When we arrived at cousin Columba’s house (7:00ish) she offered us cake and limoncello. I know Dick was thinking – damn I missed dinner. So we graciously took what was offered. Then the men started returning home from work and we talked about their boys and their majors in school, soccer, stuff like that.  We had kind of run out of conversation that we could all understand (used up all my Italian within the hour) so they put us in a car and drove us around the town – although Monte Python might have used horses. It was dark by now, but we could get a gist of the town square, park, etc. We stopped into the house where my grandfather was born. Brought tears to my eyes to experience it again.  

Back to Columba’s house to decide about dinner, where we would go and who would ride in which car. That discussion took forever as you might imagine if you have Italian heritage. Nothing is decided quickly. There are two very old grandmother’s who don’t walk well. We were amazed at how they maneuvered marble stairs in and out of the house (without railing) that were wet from the rain, then walk a spurious path to get to the cars.  

Once at the restaurant there was another long discussion who would sit where, next to whom, etc. The young cousins (children of my cousins Columba and Angela) sat close to us because they spoke the most English. Now you have to know it is about 10:00 pm and we are just sitting down to order dinner.  

First we had about 8-10 appetizers that were just kept coming out to the table. Olives, buffalo mozzarella, prosciutto, mushrooms, something baked in cheese, asparagus gnocchi, a plate of fish (octopus, shrimp, and other unknown fish that all tasted good – we even tried the octopus!) and more dishes that I didn’t know what it was.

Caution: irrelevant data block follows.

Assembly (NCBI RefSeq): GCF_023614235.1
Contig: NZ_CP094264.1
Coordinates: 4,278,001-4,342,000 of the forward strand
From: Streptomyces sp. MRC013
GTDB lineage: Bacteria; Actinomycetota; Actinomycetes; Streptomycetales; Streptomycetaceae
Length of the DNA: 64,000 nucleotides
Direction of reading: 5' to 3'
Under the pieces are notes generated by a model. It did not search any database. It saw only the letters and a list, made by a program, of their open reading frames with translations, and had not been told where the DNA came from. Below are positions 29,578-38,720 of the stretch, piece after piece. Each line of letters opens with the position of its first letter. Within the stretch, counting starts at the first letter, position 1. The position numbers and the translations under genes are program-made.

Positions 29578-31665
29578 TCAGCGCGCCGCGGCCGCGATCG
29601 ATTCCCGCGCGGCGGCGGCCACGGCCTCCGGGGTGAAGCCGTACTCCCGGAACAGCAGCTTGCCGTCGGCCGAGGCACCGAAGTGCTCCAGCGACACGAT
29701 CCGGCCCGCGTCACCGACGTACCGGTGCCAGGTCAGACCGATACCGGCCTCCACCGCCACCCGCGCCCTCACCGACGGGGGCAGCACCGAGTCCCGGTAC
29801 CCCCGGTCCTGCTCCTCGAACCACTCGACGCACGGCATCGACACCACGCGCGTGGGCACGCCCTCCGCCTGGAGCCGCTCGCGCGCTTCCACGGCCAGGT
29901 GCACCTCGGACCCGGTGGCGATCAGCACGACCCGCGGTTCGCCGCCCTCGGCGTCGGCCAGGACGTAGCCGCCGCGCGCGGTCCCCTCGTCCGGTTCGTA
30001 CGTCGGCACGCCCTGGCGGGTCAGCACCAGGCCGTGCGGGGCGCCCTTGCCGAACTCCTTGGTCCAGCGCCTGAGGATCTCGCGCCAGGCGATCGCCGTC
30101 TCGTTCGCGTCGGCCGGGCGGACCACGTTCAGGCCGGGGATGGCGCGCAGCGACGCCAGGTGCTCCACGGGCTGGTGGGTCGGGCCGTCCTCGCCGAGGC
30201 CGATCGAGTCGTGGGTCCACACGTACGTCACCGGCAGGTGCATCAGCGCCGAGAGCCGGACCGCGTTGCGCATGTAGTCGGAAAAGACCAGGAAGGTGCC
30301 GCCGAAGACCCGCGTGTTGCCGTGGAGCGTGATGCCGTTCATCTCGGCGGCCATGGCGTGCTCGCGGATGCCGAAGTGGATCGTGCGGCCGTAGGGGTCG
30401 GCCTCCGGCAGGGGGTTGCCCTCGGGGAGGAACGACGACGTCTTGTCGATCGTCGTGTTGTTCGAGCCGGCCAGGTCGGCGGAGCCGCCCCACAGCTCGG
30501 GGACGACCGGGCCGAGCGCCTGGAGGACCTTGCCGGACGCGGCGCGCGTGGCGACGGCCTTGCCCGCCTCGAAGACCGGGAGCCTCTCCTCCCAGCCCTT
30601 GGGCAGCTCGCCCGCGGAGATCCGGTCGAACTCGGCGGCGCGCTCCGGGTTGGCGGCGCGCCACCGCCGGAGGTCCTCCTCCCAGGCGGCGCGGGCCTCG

So now we are full, and here comes the pizza! They ordered us a pizza each the size of a large pizza in the U.S. Needless to say, we brought most of ours home. The meal ended with what they call “glass” which is small gelato bites covered in chocolate.   The evening ended with kisses and hugs, tears, and a lot of good-byes.

Off to Manduria tomorrow!

Breakfast at BNB

 Neighborhood grocery / fruit store

 Typical street in downtown Bari

Local lady making her orecchietta for the day in her kitchen – grandson looking on.

 Local fisherman mending his net.

Giuseppe (our walking guide) pointing out a historical spot.

 Every day is laundry day!

Seaside housing – their view is the Mediterranean


Port of Bari

Pictures of my mother and father’s wedding – from a relative in Bari.

The three aunties (daughters of my grandfather’s sister) are in the blue blouse in the front and the two older ladies in black sweaters sitting at the table. The older man in the white shirt sitting by Rosa (in the blue blouse) is my uncle Vito. Franco in the blue shirt in front is standing behind his mother. He’s single ladies. My cousins Columba and Angela are in the back of the picture by us and the two young men are their children. The other two men are their husbands, both named Michael.